Dunkerque was laid down in the Brest Navy Yard, on 24 December 1932, in the Salou graving dock number 4. The hull was completed except for the forward-most 17 m (56 ft) section, since the dock was only 200 m (660 ft) long. She was launched on 2 October 1935 and towed to Laninon graving dock number 8, where the bow was fitted. Sea trials were carried out, starting on 18 April 1936, before the superstructure was complete. The trials lasted until late-April 1937. Dunkerque represented France at the British Naval Review in May 1937, marking the coronation of King George VI and Queen Elizabeth. Later that month on May 27, she took part in another review off Île de Sein, where the French Mediterranean and Atlantic squadrons were assembled following combined exercises; Dunkerque hosted the Navy Minister and the new Chief of Staff of the French Navy, Vice Admiral François Darlan.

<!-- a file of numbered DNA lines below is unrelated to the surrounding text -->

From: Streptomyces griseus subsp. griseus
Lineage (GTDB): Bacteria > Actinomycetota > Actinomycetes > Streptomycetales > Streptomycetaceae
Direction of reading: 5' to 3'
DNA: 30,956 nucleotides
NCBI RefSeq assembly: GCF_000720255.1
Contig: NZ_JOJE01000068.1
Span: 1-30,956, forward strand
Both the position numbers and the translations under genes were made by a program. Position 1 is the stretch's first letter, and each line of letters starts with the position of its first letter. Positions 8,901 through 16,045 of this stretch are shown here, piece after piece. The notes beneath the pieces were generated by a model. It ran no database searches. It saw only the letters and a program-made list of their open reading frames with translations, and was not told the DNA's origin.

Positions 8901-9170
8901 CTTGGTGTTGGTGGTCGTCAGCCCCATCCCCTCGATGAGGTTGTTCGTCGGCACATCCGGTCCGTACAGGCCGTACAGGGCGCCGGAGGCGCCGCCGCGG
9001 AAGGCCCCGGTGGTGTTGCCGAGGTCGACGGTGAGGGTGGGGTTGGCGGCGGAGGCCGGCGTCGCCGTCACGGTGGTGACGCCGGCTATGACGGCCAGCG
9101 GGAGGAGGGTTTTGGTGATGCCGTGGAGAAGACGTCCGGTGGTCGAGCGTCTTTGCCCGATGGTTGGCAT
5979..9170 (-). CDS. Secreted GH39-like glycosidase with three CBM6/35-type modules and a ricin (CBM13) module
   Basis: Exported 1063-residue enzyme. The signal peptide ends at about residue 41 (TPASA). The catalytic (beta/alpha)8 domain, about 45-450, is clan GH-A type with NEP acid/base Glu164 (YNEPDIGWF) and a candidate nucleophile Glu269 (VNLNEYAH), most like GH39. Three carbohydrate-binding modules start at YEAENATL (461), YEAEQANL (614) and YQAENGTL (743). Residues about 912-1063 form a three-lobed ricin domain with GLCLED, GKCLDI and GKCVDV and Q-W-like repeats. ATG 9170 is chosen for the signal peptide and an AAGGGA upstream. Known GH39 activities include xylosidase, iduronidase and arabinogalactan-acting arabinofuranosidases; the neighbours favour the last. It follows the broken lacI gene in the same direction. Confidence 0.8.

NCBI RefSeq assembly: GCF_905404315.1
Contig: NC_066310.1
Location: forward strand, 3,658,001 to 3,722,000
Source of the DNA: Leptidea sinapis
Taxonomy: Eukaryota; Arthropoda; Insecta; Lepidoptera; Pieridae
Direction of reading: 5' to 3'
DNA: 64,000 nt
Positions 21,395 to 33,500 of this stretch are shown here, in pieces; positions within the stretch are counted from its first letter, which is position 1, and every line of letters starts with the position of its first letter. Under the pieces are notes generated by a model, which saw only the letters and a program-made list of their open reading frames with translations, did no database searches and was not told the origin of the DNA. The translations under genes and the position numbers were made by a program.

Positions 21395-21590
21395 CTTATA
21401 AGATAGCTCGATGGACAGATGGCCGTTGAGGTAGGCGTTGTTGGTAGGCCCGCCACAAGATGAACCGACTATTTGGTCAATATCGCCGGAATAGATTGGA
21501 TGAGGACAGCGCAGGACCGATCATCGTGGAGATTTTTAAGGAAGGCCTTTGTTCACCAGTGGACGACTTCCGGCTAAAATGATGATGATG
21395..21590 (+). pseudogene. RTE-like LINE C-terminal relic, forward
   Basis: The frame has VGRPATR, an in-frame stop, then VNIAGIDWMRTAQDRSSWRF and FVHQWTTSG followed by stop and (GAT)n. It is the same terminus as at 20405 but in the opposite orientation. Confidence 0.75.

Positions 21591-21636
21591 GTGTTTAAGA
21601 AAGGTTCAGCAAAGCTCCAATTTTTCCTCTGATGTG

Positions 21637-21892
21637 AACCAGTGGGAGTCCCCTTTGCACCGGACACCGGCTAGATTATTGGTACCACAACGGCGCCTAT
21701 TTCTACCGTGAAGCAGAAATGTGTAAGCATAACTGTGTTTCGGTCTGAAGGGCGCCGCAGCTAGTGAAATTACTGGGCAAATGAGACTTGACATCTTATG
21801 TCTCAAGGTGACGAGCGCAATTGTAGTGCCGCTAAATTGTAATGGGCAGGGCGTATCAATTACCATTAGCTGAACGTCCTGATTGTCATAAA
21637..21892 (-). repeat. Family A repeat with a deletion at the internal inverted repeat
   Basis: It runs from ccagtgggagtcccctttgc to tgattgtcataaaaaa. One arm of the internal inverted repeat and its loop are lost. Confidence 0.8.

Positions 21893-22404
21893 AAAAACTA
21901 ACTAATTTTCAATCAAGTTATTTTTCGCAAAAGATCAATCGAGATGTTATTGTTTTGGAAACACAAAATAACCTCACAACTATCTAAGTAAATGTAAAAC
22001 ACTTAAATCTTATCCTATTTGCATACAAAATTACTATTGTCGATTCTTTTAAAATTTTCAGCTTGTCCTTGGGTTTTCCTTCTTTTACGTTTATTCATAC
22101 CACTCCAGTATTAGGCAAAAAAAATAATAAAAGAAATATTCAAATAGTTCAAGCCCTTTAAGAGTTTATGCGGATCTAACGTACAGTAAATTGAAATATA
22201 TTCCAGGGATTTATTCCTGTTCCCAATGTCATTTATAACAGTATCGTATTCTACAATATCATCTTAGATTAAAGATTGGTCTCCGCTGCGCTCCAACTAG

On 20 January 1938, Dunkerque departed for a tour of French colonial possessions in the Atlantic; ports of call included Fort-de-France in the Antilles and Dakar, Senegal. She returned to France on 6 March, where she was placed on active duty on 1 September. She joined the Atlantic Squadron and became the flagship of Vice Amiral d'Escadre (Squadron Vice Admiral) Marcel-Bruno Gensoul. The ship then went into drydock in Brest for periodic maintenance on 29 November; repairs lasted until 27 February 1939. After emerging from drydock, Dunkerque was assigned to the Force de Raid, a fast task force created in response to the Sudetenland Crisis with Germany. Strasbourg joined the Force de Raid in March; the two Dunkerque-class battleships formed the 1ère Division de Ligne (1st Division of the Line). The ships received division stripes on their funnels, one for Dunkerque as division leader, and two for Strasbourg. By that time, the Force de Raid consisted of the two Dunkerques, three light cruisers, and eight large destroyers. The squadron was based in Brest. The German Deutschland-class cruisers were operating off Spain at the time tensions began to rise over the Sudetenland Crisis in early 1938, so the Force de Raid was sent out to cover the return of the cruiser Jeanne d'Arc on 14–16 April. The Sudetenland Crisis ultimately was resolved in the Munich Agreement in September 1938 and led to a temporary slackening of tensions in Europe.